Joe and the Gypsy Fortune Teller

Revisiting the past is a preoccupation common to us old guys. Sometimes we look back and wonder how we could have been so stupid. I seem to have more than my share of such memories. Among them was that evening at Center Lake Camp, the year Joe Burkhart served as director.

The summer of 1953 our family moved to Muskegon, Michigan to serve Wayside Baptist Church. Two years later Joe came to teach science at Lincoln School across from our church. He and his family joined our fellowship.

Joe and I both had Scouting in our backgrounds and we explored starting a troop at Lincoln School. Our community seemed ideal for Scouting. We contacted the Scout office and put out feelers for committee members. I suggested Joe as Scoutmaster and volunteered to be chaplain. Within a year, the troop had 60 kids.

Each summer Joe scheduled a troop camping trip. Our plan for 1956 was to circle Lake Michigan, with a five-day stay at Imp Lake in the Ottawa National Forest. The committee bought and refurbished a used school bus and we headed north in early June.

Following good days at Imp Lake, we drove south through Wisconsin, planning a day at Wisconsin Dells, a popular tourist center; among the attractions, a Gypsy fortune teller. I sensed a story in that mysterious lady with her cards and red kerchief.

The following summer, Center Lake Camp near Cadillac, Michigan hired Joe as director. I signed on for young teen week, with evening campfires among my duties. As I pondered the first campfire, The Gypsy came to mind. I plotted with Joe.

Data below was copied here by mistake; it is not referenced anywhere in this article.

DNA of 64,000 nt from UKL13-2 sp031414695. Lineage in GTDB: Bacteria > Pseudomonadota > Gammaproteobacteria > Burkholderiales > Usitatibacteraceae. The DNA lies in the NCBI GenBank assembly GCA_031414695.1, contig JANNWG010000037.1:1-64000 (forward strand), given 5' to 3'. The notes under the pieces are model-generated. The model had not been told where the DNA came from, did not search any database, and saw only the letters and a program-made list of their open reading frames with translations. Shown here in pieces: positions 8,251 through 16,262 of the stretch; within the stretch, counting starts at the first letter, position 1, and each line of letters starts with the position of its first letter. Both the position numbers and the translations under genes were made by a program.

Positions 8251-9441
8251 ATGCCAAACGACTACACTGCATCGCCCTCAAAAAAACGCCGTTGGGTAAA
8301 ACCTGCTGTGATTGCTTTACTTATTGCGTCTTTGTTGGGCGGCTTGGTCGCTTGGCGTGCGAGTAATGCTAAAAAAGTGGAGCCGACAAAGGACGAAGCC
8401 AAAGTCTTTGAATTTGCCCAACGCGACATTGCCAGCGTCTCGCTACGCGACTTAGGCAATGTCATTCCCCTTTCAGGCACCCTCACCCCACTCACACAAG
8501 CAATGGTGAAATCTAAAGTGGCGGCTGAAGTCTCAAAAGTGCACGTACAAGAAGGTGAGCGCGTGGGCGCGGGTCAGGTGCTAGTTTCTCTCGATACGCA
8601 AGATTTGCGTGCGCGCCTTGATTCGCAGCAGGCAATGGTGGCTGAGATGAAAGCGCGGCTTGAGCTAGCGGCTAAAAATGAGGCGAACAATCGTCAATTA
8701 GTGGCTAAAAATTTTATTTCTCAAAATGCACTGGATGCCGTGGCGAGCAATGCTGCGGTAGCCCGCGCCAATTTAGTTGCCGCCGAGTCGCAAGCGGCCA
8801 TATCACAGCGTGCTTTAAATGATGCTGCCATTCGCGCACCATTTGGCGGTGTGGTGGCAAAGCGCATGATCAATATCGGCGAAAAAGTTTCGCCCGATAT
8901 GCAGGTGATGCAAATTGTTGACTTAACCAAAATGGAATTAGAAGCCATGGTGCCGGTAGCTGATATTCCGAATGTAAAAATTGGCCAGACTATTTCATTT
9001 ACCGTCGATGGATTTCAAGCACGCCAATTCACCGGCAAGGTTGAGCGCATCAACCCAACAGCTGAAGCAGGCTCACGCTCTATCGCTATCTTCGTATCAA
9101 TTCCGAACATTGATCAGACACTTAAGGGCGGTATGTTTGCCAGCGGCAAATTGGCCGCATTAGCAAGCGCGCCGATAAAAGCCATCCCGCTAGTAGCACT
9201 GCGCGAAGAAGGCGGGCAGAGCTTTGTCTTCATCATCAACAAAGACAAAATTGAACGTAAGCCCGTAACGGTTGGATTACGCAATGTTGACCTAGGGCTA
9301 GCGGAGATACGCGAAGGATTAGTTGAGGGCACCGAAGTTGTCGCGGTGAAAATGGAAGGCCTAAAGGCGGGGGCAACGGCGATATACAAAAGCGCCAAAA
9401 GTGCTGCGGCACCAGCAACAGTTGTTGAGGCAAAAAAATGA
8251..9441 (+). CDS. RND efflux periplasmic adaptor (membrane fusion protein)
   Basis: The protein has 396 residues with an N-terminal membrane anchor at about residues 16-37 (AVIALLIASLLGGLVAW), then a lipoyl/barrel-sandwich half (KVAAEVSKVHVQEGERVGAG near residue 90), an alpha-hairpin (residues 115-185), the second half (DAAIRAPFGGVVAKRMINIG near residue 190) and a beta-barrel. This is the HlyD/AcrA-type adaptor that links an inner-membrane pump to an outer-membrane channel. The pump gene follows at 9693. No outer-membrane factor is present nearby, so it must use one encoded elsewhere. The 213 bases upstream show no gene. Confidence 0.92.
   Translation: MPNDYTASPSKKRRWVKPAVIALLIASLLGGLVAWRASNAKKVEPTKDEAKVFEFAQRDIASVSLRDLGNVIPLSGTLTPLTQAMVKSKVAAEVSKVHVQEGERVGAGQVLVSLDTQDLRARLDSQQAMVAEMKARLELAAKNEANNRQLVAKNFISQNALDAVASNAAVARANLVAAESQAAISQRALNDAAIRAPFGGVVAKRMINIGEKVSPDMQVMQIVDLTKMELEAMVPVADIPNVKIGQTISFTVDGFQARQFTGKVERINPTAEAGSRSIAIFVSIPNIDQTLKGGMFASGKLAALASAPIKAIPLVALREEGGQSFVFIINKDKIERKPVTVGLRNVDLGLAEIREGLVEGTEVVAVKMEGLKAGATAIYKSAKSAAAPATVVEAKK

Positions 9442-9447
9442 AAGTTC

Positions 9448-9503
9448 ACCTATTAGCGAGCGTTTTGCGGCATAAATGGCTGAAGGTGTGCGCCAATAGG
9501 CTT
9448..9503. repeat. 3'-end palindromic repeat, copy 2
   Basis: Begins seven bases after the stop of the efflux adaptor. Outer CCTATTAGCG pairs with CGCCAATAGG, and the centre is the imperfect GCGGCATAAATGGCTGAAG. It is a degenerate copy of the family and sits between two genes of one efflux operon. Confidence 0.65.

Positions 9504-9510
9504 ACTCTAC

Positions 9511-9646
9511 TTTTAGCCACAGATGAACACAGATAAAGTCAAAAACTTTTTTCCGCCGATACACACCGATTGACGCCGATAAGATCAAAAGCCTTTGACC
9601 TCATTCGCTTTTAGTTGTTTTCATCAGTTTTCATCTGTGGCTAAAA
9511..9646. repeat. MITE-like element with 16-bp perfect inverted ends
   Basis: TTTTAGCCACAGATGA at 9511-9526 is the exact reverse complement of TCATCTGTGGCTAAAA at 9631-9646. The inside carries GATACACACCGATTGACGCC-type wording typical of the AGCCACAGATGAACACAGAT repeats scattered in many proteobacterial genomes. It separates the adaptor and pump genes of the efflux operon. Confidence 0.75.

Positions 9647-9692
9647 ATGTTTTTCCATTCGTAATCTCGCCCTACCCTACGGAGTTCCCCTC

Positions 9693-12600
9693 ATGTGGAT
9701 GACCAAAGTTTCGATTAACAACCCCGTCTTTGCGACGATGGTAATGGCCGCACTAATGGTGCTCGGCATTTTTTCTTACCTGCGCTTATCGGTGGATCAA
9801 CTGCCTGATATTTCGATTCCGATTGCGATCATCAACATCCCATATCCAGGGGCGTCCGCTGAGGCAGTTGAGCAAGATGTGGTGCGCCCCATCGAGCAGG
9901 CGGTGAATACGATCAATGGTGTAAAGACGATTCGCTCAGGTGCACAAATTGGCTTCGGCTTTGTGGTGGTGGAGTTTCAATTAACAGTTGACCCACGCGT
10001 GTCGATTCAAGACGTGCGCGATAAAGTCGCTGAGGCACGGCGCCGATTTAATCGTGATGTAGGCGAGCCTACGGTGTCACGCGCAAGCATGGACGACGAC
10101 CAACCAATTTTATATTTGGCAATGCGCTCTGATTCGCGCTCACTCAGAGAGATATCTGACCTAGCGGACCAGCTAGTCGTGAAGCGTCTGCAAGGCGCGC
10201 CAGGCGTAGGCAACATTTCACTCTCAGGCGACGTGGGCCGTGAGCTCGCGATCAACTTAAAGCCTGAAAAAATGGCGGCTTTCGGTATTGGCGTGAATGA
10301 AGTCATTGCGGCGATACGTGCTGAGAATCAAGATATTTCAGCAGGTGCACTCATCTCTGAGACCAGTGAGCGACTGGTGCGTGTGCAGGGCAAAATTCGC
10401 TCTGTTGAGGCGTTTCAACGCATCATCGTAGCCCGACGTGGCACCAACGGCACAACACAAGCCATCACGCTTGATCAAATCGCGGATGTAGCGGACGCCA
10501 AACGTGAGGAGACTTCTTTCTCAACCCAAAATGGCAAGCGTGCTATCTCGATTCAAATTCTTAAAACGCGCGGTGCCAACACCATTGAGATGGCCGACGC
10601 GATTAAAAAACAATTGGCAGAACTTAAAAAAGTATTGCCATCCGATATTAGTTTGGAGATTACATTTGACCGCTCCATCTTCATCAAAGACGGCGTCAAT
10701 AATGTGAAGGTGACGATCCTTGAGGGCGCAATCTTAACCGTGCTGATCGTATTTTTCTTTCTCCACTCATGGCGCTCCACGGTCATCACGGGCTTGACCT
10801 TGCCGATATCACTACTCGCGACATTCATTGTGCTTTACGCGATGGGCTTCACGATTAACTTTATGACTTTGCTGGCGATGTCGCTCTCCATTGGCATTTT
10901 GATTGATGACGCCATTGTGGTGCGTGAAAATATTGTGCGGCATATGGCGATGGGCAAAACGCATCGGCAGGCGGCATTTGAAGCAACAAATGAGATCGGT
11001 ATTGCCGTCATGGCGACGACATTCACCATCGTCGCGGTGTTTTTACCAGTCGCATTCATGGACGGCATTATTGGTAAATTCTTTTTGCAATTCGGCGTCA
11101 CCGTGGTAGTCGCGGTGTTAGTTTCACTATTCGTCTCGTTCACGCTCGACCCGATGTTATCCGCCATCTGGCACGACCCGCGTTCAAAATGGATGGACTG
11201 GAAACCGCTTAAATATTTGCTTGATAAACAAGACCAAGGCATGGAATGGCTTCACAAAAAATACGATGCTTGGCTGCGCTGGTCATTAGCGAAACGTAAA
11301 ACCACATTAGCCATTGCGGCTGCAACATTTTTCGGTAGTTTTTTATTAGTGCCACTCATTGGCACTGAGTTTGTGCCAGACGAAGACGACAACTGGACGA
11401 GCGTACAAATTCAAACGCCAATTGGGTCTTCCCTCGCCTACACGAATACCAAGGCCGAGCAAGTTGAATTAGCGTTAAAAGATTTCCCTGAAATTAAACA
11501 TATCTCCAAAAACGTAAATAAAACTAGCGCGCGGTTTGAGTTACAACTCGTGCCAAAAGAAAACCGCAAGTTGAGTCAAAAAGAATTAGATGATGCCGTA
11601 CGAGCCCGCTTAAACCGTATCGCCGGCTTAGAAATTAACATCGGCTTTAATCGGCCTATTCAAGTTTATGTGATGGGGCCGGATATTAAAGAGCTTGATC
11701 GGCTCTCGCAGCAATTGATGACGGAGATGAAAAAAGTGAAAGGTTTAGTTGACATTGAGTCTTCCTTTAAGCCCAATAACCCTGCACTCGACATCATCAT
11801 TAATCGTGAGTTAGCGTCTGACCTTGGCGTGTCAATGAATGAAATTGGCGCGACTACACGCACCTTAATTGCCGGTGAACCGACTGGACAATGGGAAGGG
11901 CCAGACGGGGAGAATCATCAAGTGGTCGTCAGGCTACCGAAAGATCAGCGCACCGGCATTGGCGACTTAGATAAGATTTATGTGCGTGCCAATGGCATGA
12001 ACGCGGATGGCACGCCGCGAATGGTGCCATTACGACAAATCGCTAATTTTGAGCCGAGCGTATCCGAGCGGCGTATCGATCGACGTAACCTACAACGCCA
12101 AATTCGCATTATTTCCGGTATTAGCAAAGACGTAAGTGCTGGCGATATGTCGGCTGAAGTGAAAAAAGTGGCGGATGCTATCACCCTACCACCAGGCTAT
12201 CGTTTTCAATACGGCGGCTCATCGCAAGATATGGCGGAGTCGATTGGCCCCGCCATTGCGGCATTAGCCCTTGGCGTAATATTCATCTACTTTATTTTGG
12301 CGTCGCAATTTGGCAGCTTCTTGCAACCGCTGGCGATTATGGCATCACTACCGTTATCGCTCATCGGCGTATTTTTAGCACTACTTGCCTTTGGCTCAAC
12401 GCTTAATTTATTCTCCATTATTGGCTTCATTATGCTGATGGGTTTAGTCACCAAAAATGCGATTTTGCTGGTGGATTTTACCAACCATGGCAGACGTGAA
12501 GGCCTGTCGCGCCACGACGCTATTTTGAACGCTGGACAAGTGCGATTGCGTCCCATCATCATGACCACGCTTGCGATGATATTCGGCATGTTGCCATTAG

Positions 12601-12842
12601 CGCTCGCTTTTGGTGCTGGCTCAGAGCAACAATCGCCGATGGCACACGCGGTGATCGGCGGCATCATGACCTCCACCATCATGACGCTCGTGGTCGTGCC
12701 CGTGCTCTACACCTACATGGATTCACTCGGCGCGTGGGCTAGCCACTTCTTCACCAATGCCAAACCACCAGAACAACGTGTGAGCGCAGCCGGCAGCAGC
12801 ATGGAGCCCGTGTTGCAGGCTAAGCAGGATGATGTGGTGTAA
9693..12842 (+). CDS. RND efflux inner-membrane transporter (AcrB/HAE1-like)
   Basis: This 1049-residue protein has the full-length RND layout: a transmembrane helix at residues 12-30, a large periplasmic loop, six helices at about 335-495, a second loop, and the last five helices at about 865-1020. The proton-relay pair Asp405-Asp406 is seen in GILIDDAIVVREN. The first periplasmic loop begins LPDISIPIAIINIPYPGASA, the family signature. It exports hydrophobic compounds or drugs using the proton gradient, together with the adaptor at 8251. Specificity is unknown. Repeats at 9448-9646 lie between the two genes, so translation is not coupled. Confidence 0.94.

A waning moon lit the sky as campers and staff gathered on the hill overlooking the lake. Campers and younger staff circled the fire, sitting on the grass. Folding chairs accommodated older staff members and visitors; among them, a white-haired   grandmother. Joe stood just outside of the camper circle, the fire between him and me.

After campfire songs, I launched the story. I told about the Imp Lake trip and the Dells. Then truth faded. I pictured me and Joe mingling with tourists at the fortune teller’s booth, not hiding our skepticism. The Gypsy stared at us, growing increasingly irritated. Suddenly, she rose, ripped a page from her notepad, scrawled hasty words, and strode into the crowd. She thrust her face close to mine. “You shall see! You shall see!” She thrust the crumpled note into my hand.

I paused and laboriously fished out my wallet, extracting a crumpled slip, slowly smoothing it. “Come to think about it, that was just a year ago today.” I slowly smoothed the slip. “I don’t know why I kept it this. I don’t believe in fortune tellers.” I pretended to study it by firelight. From the circle: “What did she write?”

“Ridiculous! Joe and I are the best of friends–” “What did she write?” I read slowly: “On this day another summer, one of you will slay the other.” That was Joe’s cue.

With a yell, he leaped campers and fire. Feigning terror, I hurled myself down the hill into the darkness, Joe close behind. We lay in the tall grass stifling laughter. That was one campfire the kids would remember! Little did we know.

At the fire circle, panic. Campers cried. The grandmother came close to a heart attack. Adult staffers grew angry. When Joe and I appeared, expecting applause for a masterful performance, our laughter turned to chagrin. Said one stern soul, “How could you!”

Good question.

 

 

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